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Academy opens with new ideas

By Sun Xiaochen | China Daily | Updated: 2013-04-27 07:37

A new sports institute has vowed to produce more champions who will be both strong in body and mind.

The New Champion Academy, which was founded by former world champion volleyball player Yang Xi, has already introduced a tailor-made swimming program as it aims to cultivate a new breed of athletes with all-round abilities.

"The traditional impression of student athletes and high-score pupils is that they differ sharply in China," Qian Hong, a former Olympic champion swimmer, said at the launch of her swimming project at Yang's school on Thursday. "Whereas the former is often called muscular but poorly educated, the latter is usually described as myopic and obese.

"We just want to change that by nurturing healthy and athletic students, who can also do well at exams."

Located in the National Tennis Center, which hosted the 2008 Beijing Olympics' tennis tournament, the academy boasts a groundbreaking concept to improve China's current education system by highlighting physical education's role and also introducing Western teaching methods.

According to Yang, a two-hour PE class featuring multiple events will be mandatory each school day along with English and art courses for all students from kindergarten to ninth grade. The most will be selected for the tennis and swimming programs and receive professional training.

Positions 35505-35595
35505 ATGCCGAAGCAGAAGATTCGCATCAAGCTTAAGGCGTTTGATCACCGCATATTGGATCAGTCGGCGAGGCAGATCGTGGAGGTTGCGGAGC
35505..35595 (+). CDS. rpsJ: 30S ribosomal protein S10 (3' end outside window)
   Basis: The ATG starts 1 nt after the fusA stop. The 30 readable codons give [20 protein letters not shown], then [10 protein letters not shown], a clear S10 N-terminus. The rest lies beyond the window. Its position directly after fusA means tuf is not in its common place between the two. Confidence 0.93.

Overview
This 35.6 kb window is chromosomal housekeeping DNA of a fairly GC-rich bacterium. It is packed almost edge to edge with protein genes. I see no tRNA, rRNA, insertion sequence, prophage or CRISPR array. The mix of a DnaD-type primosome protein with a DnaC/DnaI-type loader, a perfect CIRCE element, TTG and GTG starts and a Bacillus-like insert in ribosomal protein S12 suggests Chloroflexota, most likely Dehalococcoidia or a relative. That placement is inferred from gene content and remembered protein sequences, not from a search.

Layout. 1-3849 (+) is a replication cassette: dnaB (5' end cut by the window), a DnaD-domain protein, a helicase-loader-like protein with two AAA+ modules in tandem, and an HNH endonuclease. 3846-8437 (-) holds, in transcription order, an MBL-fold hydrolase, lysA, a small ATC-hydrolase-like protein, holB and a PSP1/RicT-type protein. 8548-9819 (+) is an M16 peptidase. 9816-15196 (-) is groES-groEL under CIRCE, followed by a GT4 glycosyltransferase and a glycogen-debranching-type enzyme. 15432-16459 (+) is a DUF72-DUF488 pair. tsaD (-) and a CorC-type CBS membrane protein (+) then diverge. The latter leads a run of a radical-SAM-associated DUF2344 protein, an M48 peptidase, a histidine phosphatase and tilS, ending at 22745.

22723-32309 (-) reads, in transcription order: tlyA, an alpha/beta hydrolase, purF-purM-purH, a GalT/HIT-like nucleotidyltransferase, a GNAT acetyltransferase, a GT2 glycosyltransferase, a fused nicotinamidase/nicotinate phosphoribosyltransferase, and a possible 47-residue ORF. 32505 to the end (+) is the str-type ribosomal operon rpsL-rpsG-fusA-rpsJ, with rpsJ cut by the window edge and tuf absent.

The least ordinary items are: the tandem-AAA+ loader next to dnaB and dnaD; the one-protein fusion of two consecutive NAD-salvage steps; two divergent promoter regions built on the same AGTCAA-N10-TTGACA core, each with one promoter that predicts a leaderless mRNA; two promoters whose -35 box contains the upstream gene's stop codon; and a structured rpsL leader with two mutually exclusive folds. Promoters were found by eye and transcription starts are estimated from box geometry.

Most traditional primary and high schools barely ensure one hour of PE per day.

Academy opens with new ideas

The school has hired an international teaching team to provide programs that include all the required classes in normal schools as well as a customized curriculum for gifted children in sports and arts.

Graduate students of the program will have the opportunity to either enter domestic universities, earn offers from overseas colleges or choose to be professional athletes.

"Without a strong body, it's impossible for the next generation to realize the China dream," said Yang, who helped China win five consecutive world titles as a striker in the 1980s.

"Our joint goal is to combine sports and academics in an English-speaking environment to produce world champions with overall knowledge and decent results in academics."

Samuel Ahadu, a PE teacher at the school who had worked at the Western Academy of Beijing for 10 years, is impressed by the new model.

"I am familiar with the Chinese (education) system. We are trying to change it a little bit. We are trying to make sure our kids are self-motivated, that they can think for themselves and be creative to find solutions to whatever they are facing - either on the tennis court or in life."

In addition to its foreign teachers, the school also boasts a high-level coaching staff, which features ITF and USPTA licensed tennis trainers and former national swimming coaches, to provide advanced instructions to the future stars.

Helped by six foreign tennis coaches from Croatia and the United Kingdom, 10 girls from rural ethic groups have won national junior titles from the Under-12 to Under-16 levels.

With the expertise of Qian, who claimed the women's 100m butterfly gold medal at the 1992 Barcelona Olympics, the school is aiming to match those achievements in the pool.

Qian's program plans to enroll about 40 students - from grades one to eight - and former national team coach Feng Xiaodong will train them at the Water Cube.

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